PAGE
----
• Provide a few paid days off to recharge after all their hard work.
  • Upgrade office space for them, specifically designed to inspire creativity.
  • (The possibilities are nearly limitless.)

You can also give employees feedback on their performance and let them know how they did. This is an excellent way to ensure that they know what they’re doing well and what they could improve on.

5. Be consistent.

For a positive workplace culture to thrive, you need to be consistent in your actions.

If you’re not, you’ll notice that your changes won’t last. Plus, you need to ensure that the changes you implement are consistent with your goals and the culture you want to establish.

Moreover, do not make yourself an exception to the new rules.

Employees look up to their leaders so if you are not following the changes you made, why should they? The efforts required to change the culture include everyone from top to bottom.

Once you’ve started implementing the positive culture, you can evaluate how well they’re working and adjust your actions as needed.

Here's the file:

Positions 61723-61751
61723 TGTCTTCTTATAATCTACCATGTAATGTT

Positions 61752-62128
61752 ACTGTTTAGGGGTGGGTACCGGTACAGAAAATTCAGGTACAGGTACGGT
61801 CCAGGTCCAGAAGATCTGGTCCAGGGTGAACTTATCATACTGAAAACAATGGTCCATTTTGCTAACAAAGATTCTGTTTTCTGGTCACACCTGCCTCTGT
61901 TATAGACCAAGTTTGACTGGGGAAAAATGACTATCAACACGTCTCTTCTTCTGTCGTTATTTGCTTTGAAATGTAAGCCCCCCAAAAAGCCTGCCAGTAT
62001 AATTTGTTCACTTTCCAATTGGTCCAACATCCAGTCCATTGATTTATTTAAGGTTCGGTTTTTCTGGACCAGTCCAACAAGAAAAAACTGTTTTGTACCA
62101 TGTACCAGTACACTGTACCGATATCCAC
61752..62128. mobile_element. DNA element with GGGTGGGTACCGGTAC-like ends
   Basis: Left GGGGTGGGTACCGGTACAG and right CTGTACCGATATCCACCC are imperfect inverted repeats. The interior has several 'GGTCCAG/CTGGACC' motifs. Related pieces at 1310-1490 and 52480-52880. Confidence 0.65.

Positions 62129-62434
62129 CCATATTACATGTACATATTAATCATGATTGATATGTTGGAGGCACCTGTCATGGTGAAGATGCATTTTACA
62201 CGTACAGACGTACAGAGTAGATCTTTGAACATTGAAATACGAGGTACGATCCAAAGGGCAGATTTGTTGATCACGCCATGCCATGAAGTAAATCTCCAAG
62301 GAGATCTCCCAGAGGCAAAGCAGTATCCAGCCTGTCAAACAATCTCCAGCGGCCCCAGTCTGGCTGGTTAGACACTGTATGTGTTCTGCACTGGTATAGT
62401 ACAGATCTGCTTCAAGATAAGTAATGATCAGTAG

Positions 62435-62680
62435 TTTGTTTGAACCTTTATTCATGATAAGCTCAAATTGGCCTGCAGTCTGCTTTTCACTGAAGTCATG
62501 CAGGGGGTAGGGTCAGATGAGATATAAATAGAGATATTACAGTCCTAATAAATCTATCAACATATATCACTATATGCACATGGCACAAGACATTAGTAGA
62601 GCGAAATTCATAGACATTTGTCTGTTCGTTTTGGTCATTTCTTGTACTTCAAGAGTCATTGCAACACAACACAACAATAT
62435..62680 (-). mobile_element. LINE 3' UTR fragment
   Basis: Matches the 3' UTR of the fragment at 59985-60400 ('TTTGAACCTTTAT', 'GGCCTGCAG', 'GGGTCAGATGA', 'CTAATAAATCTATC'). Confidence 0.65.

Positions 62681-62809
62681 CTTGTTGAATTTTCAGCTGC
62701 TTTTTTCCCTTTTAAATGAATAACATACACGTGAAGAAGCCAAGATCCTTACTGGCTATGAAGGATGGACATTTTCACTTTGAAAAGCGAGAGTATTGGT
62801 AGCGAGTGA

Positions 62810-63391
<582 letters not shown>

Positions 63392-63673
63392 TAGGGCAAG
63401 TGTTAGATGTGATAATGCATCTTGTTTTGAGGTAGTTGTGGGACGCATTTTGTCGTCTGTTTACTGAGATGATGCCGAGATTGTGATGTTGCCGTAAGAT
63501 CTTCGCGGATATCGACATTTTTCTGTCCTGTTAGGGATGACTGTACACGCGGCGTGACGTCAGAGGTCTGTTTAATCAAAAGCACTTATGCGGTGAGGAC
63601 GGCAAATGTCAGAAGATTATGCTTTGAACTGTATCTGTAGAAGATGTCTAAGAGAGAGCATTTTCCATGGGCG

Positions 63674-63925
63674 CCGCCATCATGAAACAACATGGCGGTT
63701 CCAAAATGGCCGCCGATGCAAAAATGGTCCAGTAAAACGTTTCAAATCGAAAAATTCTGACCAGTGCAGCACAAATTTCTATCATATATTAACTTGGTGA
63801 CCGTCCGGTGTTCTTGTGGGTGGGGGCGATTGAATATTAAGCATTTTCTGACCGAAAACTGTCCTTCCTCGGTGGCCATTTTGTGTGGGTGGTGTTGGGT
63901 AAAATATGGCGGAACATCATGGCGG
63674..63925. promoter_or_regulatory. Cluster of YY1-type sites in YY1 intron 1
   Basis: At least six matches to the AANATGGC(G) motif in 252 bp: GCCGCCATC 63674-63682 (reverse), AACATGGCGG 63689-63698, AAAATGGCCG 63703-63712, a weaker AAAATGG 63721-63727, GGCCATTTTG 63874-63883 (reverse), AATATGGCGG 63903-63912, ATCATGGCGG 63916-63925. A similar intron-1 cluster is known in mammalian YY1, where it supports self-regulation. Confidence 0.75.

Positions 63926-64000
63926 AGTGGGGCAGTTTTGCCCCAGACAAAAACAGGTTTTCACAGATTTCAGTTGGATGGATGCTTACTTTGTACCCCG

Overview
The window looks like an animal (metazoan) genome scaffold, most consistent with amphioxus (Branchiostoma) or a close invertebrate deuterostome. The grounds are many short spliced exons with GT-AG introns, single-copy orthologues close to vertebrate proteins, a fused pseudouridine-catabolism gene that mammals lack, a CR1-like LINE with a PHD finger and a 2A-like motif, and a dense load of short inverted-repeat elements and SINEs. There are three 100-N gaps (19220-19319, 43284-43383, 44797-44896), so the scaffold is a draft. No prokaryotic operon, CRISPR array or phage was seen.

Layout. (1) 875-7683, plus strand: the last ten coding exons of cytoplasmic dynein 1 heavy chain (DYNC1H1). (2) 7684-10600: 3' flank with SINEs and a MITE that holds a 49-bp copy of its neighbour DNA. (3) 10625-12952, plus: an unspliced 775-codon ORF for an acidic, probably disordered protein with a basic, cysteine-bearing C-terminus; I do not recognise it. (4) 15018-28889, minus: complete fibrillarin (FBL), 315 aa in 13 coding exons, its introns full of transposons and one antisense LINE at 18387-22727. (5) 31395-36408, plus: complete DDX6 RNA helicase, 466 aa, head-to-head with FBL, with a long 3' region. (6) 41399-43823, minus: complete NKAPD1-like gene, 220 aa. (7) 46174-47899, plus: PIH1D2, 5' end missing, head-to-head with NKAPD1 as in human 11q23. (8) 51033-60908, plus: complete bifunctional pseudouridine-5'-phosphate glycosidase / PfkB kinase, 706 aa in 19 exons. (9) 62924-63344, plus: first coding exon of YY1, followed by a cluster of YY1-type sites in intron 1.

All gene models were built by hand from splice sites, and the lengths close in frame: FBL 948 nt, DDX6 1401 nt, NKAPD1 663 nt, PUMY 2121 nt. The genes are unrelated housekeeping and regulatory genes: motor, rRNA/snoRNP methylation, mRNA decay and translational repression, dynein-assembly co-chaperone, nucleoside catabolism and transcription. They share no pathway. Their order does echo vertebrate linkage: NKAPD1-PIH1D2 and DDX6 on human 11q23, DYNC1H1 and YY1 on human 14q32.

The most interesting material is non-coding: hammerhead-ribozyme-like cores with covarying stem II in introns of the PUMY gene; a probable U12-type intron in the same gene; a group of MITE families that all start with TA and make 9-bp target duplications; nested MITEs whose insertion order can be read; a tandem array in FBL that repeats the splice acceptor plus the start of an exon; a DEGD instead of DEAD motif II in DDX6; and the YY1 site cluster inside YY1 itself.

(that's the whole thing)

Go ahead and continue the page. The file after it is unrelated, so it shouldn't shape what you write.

Are you ready to defeat toxic workplace environments?

By identifying the current culture and developing an ideal one, you can help your employees understand and adhere to the right behavior.

They need opportunities to contribute, be recognized for their hard work, and have a sense of consistency to remain motivated.

However, it’s crucial that you do not overdo it and make it too bureaucratic. To create the right environment for all employees, start with a clear vision and work towards making it a reality.

About The Author

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Taha Khan is a professional content writer by trade. He is a business administration graduate with a focus and interest in marketing and entrepreneurship. Khan has been working as a content writer for several years and has collaborated with 100+ businesses on their content marketing projects. When not writing, he is probably reading – mostly going through psychology and philosophy books. And when Khan is not reading, he is gaming on his PC – another hobby mostly associated with introverts.